Many people whose homes were destroyed by recent hurricanes didn't have flood insurance. It's not that most didn't want it. Flood insurance was either too costly, or unavailable.
Insurance premiums are pooled with those of other policyholders. This pool allows claimants to receive payouts larger than what they'd paid in. Ideally, in any given timespan, only a few people will make claims against their policy; outlays are replenished by incoming premiums.
But if you live in a flood zone, work in a dangerous occupation or wreck your car, it's harder to obtain affordable home, life or auto insurance. Actuarial analysis "flags" you as likely to make more claims, for higher amounts, than will other people. Insurance companies see you as high risk: "money out the door," rather than "money building up the pool" (and the profits). The more high-risk policyholders, the greater probability that the pool will be drained.
Even the most ethical insurance companies aren't charitable nonprofits. They also can't print money. To cover high payouts, they charge high-risk people more; limit their coverage or drop them. Having multiple major disasters, like hurricanes Harvey, Irma and Maria, means simultaneous payouts to thousands of claimants. That drives premiums ever higher.
Government policy sometimes makes matters worse. The government tried to equalize federal flood insurance costs in areas where private flood insurance was unavailable. It artificially lowered premiums in the most vulnerable locations, thereby encouraging (or not discouraging) more building there — by greatly overpricing coverage for homes built in lower-risk locations within that zone.
The upshot of all this is that people who need insurance most may be least able to obtain it.
I thought about this in relation to health care debates. Like flood, life, and car insurance, health insurance is largely driven by actuarial analysis of risk. We may make a major claim on those other policies, though, a handful of times in our life. But health care has become a huge, for-profit industry; and health insurance is essential to paying for almost every aspect of it, from routine to chronic to catastrophic. That's a problem.
Other forms of insurance primarily reimburse for repair or replacement of things. Things can be replaced, or even done without. Health can't. Lives can't. And some people have serious medical conditions; they need large, often-repeated payouts. From an actuarial and business standpoint, they're "money out the door." But human decency demands we treat them better than that!
Providing adequate, continuing coverage for them — especially without raising their rates or having the company go belly-up — is enormously challenging. More so than with any other form of insurance, medical insurance demands a very large subscriber base, principally comprised of young, healthy individuals so that the funding pool stays filled. One reason many health exchanges collapsed is because too few healthy people signed on; the penalty for opting out is much too low compared to premiums and co-pays.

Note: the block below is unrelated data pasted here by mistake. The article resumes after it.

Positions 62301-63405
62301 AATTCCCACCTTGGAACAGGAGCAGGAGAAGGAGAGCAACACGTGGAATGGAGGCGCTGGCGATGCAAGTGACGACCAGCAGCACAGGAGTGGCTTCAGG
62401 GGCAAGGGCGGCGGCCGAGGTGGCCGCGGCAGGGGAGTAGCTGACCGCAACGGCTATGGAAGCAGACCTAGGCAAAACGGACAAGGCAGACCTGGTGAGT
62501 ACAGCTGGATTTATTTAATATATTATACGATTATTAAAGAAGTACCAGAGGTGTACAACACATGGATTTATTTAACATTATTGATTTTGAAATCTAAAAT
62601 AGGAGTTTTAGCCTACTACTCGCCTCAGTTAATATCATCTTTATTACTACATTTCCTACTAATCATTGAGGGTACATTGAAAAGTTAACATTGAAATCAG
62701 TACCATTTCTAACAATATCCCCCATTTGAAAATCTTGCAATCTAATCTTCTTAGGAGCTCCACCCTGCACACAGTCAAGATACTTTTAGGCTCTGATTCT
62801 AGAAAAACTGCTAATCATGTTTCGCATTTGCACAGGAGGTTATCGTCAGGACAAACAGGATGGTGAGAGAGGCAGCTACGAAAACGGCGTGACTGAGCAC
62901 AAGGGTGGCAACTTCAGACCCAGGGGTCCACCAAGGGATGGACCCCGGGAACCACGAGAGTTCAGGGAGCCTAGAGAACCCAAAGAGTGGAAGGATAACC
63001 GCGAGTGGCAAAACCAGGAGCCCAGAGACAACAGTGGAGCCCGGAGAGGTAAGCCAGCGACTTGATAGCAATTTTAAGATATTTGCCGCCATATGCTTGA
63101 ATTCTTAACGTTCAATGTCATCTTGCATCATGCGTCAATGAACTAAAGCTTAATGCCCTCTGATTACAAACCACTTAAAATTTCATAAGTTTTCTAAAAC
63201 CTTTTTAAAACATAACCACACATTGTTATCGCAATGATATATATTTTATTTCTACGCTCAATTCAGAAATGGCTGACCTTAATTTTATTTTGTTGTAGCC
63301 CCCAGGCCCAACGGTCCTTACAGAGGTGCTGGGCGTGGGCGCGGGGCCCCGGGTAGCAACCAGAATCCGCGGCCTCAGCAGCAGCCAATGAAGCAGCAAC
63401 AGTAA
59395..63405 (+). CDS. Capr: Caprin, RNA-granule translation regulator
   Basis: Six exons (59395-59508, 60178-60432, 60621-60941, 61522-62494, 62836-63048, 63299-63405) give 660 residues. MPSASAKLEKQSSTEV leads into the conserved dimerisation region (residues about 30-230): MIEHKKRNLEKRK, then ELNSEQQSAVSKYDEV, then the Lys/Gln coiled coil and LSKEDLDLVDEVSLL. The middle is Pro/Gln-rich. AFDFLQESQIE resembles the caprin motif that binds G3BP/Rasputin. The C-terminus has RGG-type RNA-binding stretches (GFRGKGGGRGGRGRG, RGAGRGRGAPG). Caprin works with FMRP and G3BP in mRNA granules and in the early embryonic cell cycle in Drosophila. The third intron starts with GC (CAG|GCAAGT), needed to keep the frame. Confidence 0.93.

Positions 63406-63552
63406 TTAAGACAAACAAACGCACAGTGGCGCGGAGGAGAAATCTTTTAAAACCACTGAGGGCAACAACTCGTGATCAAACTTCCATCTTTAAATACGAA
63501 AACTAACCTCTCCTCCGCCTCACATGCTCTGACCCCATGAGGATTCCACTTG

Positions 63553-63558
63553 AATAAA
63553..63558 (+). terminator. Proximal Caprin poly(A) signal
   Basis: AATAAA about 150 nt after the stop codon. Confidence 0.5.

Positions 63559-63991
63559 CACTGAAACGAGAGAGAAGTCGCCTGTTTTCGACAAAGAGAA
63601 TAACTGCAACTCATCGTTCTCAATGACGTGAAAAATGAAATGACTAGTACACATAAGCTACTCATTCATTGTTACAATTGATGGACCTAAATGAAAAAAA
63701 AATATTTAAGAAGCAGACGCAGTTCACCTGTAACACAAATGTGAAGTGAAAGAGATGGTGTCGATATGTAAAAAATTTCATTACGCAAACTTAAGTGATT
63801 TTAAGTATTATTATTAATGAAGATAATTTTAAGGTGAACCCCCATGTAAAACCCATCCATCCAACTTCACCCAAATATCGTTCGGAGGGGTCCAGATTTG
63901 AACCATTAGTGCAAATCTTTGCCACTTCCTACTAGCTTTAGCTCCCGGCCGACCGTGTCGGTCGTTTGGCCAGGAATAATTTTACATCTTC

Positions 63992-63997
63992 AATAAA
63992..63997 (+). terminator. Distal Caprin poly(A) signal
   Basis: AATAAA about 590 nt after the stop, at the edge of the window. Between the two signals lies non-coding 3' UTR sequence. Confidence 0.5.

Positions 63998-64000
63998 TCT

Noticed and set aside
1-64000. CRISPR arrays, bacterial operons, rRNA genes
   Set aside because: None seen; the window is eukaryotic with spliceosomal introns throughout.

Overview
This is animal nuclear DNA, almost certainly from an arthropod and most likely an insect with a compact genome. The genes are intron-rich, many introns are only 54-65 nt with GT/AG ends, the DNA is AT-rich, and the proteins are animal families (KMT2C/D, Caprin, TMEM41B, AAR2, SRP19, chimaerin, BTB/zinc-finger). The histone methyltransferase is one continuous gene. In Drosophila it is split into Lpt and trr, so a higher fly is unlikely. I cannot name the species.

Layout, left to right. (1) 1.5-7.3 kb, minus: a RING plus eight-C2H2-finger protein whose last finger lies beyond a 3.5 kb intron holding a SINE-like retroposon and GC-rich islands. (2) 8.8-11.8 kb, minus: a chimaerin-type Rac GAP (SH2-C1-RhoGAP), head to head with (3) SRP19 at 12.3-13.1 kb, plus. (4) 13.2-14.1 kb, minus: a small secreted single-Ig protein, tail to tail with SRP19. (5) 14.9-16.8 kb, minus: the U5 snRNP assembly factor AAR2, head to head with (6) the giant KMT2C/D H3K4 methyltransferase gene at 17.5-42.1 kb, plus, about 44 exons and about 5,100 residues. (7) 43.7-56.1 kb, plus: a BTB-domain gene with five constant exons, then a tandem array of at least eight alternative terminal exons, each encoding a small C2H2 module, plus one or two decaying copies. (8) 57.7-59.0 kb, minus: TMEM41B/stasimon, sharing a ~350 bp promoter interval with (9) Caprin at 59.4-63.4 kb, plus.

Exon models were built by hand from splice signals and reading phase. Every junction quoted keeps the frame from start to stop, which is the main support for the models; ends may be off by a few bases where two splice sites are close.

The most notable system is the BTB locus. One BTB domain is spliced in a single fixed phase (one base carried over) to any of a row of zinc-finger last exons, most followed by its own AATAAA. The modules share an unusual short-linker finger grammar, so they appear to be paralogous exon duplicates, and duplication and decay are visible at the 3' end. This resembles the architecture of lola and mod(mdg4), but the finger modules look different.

That's why a single-payer system looks appealing. By covering everyone and being funded (in part) by everyone's taxes, access to health care theoretically isn't held hostage to actuarial tables, small subscriber pools and ruinous rates.
But as with federal flood insurance, things go awry. In an article about Medicaid in The Agenda, Chris Pope writes: "The system was intended to offer the most help to the poorest states … . But in practice the wealthiest states have … received the lion's share of funds." And even in rich states like California and Connecticut, family physicians must often limit the percentage of Medicaid recipients in their practice to stay in business; Medicaid reimbursements don't cover their overhead. Some people finally have insurance — but nobody will accept it.
California has proposed a single-payer state system based on Medicaid, though it's projected to more than double the state budget. Sen. Bernie Sanders' "Medicare for all" proposal is so expensive that one projection shows the federal budget barely able to fund anything beyond health care, Social Security and debt interest payments.
We may be between a rock (or flood) and a hard place. My compassionate side leans toward single-payer. My analytical side fears that such a system is ruinously expensive, and not just financially. I hope that wise, prudent and compassionate minds will propose a better way forward. We need it. But whatever we do, be forewarned: There is no such thing as "free" health insurance.
Cathy Ammlung is a pastor in the North American Lutheran Church and a resident of Sykesville. You can contact her at firstname.lastname@example.org.